NATIONAL BUREAU OF ECONOMIC RESEARCH
NATIONAL BUREAU OF ECONOMIC RESEARCH

Abstracts of Selected Recent NBER Working Papers

NBER Working Paper 12040
David M. Cutler, Mary Beth Landrum, Kate A. Stewart
How Do the Better Educated Do It? Socioeconomic Status and the Ability to Cope with Underlying Impairment

There is a pronounced gradient in disability across socioeconomic groups, with better educated and higher income groups report-ing substantially less disability. In this paper, we consider why that is the case, focusing on impairments in basic physical and cognitive aspects of living for the elderly. Our empirical work has two parts. First, we consider how much of this gradient in disability is a result of underlying differences in functioning versus the ability to cope with impairments. We show differences in functioning are the major part of the difference in disability, but both are important. Second, we consider how the better educated elderly cope with disability. Better educated people use substantially more assistive technology than the less educated and are more likely to use paid help. But use of these services is not the primary reason that the better educated are better able to cope. We conclude with thoughts about other potential factors that may explain differential coping.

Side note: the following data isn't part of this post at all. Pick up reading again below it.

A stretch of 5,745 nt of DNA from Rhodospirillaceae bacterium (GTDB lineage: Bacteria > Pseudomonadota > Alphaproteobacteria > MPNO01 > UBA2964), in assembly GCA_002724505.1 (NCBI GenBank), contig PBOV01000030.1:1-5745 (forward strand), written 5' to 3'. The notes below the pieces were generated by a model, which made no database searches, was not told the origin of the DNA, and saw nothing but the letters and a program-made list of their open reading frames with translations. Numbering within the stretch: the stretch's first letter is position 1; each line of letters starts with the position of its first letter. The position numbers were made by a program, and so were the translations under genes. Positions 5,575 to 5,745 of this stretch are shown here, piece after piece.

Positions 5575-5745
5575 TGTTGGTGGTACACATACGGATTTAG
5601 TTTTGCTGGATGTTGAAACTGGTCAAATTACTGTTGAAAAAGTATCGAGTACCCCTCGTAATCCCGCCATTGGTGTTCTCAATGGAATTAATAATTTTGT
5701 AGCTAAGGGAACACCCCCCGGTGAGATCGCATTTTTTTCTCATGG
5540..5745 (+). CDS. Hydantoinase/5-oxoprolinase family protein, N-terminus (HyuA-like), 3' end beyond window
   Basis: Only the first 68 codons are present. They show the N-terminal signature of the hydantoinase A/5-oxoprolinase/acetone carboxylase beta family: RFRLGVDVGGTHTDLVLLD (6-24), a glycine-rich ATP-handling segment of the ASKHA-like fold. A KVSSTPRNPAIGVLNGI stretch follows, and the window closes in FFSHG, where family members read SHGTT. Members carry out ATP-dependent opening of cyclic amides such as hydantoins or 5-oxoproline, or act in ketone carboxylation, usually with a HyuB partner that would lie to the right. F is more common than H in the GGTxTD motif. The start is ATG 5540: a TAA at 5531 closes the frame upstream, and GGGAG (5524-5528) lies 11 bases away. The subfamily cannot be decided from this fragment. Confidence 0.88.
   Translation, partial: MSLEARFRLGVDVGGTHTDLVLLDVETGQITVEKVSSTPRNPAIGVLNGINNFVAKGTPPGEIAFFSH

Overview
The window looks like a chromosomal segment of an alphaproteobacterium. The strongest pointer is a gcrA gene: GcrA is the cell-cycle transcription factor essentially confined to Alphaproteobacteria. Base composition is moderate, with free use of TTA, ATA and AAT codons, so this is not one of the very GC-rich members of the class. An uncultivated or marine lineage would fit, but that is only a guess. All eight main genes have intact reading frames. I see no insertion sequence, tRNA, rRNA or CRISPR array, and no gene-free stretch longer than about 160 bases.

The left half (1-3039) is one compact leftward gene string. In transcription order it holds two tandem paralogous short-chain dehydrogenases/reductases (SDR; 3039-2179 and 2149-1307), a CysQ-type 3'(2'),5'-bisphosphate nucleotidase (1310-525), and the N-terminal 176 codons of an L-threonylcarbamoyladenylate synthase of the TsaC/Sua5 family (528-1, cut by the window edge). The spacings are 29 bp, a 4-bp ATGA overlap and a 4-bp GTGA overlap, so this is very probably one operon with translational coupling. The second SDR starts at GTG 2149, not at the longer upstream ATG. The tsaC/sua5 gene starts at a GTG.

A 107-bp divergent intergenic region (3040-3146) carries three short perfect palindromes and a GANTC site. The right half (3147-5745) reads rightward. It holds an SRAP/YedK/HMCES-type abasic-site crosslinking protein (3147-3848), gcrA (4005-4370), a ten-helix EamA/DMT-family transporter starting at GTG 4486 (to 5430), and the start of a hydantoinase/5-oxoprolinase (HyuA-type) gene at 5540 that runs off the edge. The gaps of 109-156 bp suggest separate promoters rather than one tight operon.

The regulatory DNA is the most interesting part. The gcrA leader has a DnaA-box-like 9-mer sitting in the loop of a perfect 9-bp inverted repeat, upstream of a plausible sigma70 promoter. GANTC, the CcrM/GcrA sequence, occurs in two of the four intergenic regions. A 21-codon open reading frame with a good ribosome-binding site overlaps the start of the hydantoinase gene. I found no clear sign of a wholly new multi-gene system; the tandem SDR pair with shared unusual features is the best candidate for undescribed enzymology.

NBER Working Paper 12048
Joanna Lahey
State Age Protection Laws and the Age Discrimination in Employment Act

Some antidiscrimination laws have the perverse effect of harming the very class they were meant to protect. This paper provides evidence that age discrimination laws belong to this perverse class. Prior to the enforcement of the federal law, state laws had little effect on older workers, suggesting that firms either knew little about these laws or did not see them as a threat. After the enforcement of the federal Age Discrimination in Employment Act (ADEA) in 1979, white male workers over the age of 50 in states with age discrimination laws worked between 1 and 1.5 fewer weeks per year than workers in states without laws. These men are also .3 percentage points more likely to be retired and .2 percentage points less likely to be hired. These findings suggest that in an antiage discrimination environment, firms seek to avoid litigation through means not intended by the legislation by not employing older workers in the first place.